China is in the sweet spot of oil sanctions in Russia

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Workers are seen near pumping jacks at a China National Petroleum Corp (CNPC) oilfield in Bayingol, Xinjiang Uyghur Autonomous Region, China August 7, 2019. REUTERS/Stringer/Files

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LONDON, May 19 (Reuters Breakingviews) – China is in a pretty good position when it comes to the global energy upheaval. Cheap Russian crude hit by a Western boycott is heading to Asia, but the rise in the world’s biggest importer has been more modest compared to India. And in the persistent absence of a European embargo, buyers like Italy keep grabbing it. The result is that Beijing is likely to buy more.

Politicians in Washington had warned they were prepared to shut down Chinese firms such as chipmaker Semiconductor Manufacturing International Corporation (0981.HK) if they sabotaged sanctions designed to pressure President Vladimir Putin. read more Beijing has shown sympathy for Moscow and refuses to call the invasion a war. Oil lubricates its tightrope: With the exception of Saudi Arabia, Russia is China’s largest source of oil. Read more

So far, India’s surprisingly aggressive bargain hunting has diverted much of the attention. The equally energy-poor country is home to Reliance Industries (RELI.NS), owner of the world’s largest refining complex, and has been scooping cut-price Russian Urals crude at record speed since the start of the war. Daily shipments hit 674,000 barrels last month, more than doubling from March, according to S&P Global’s Commodities at Sea. Russian daily shipments to China, meanwhile, rose just 10% to 781,000 barrels.

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Some European countries, despite Brussels’ decision to ban in six months, are also dragging their feet. As demand in Germany slumped, imports of Russian crude from Italy, for example, jumped 40% in April, according to S&P data.

This gives some cover to the People’s Republic. Russian shipments factoring in freight and insurance costs were drawing discounts of $8 a barrel or more against Brent, according to Bloomberg. China’s Shandong Port International Trade Group, which handles around a quarter of the country’s crude oil imports, has secured a rare Russian shipment that will arrive this month, Reuters reported.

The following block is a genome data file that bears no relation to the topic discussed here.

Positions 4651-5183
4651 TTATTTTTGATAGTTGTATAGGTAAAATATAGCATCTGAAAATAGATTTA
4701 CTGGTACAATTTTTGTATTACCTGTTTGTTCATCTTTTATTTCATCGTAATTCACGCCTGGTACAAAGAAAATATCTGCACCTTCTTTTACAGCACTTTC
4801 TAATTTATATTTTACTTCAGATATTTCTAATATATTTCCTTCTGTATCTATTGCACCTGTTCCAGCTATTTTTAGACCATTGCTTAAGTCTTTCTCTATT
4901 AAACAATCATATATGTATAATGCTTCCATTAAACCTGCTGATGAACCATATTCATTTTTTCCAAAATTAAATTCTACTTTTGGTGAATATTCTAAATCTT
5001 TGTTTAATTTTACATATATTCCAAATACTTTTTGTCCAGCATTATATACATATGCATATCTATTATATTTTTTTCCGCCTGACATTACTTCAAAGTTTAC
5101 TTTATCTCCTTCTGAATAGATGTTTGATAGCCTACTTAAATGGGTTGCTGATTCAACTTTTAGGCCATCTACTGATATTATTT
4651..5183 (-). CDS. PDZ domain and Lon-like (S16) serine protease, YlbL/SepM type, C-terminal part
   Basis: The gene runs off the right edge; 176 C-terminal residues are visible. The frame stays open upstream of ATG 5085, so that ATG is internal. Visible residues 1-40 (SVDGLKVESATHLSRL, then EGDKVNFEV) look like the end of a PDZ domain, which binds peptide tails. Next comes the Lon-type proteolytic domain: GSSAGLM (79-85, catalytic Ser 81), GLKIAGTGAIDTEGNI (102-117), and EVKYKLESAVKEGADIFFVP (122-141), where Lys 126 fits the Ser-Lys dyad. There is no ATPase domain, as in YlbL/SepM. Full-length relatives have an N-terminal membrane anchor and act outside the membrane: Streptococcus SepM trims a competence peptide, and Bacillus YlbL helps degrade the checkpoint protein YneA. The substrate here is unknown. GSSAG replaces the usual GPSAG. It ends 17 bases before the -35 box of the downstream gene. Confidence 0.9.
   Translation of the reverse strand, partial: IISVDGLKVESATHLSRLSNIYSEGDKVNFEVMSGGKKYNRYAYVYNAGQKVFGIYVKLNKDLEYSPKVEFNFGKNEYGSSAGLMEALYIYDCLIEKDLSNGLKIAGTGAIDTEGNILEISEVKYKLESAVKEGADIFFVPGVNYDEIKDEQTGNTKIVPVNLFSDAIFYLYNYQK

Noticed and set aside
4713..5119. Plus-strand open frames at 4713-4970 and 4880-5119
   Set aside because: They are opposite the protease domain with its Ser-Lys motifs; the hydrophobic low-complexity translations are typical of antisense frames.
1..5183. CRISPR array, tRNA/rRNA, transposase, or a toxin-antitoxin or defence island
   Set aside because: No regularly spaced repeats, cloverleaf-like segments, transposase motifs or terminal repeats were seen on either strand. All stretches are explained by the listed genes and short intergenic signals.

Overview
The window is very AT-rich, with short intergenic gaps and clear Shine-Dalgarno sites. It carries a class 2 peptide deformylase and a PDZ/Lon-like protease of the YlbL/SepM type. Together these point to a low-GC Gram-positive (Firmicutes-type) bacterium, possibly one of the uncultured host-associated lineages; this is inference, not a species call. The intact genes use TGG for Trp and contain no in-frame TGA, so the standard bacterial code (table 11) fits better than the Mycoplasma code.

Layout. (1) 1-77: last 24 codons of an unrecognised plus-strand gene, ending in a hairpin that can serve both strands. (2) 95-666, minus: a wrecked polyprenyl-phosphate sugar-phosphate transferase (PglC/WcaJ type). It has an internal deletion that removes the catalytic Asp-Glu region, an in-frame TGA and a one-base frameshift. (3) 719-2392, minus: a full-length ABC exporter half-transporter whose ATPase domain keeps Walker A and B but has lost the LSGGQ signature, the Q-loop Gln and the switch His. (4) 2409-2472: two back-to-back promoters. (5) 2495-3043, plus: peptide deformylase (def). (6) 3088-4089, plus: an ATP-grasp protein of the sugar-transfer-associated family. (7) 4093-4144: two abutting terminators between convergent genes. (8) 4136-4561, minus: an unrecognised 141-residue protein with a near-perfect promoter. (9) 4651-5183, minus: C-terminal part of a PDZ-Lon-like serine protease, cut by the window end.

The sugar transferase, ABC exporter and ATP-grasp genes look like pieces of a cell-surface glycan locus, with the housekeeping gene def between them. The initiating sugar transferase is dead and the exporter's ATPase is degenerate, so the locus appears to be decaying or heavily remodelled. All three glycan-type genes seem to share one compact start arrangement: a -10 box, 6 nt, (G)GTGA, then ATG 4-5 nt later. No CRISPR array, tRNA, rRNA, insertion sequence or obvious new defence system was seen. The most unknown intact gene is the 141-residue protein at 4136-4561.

Other Chinese purchases should follow. About 650,000 barrels of Russian crude oil per day that were previously shipped to developed economies like the EU could be replaced by similar qualities and volumes from the Middle East that are now mainly destined for China and the United States. India, says energy consultancy Wood Mackenzie. While breaking long-term contracts for opportunistic gain would normally be a business mistake, high energy prices mean Saudi Arabia can likely divert supplies to Europe without financial impact. As Chinese demand recovers from nearly two months of Covid-19 shutdown, it will be hard to resist discounts from Russia.

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BACKGROUND NEWS

– Russian daily crude oil shipments destined for China rose 10% from the previous month to 781,000 barrels in April, the highest rate of the year, while those to India more than doubled to a record 674,000 barrels, according to S&P Global’s Commodities at Sea.

– Shandong Port China International Trade Group, a provincial government-backed commodity and oil trader, has secured a rare shipment of Russian crude oil for arrival in eastern China this month , Reuters reported on May 11, citing traders and a company statement.

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Editing by George Hay and Katrina Hamlin

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The opinions expressed are those of the author. They do not reflect the views of Reuters News, which is committed to integrity, independence and freedom from bias by principles of trust.



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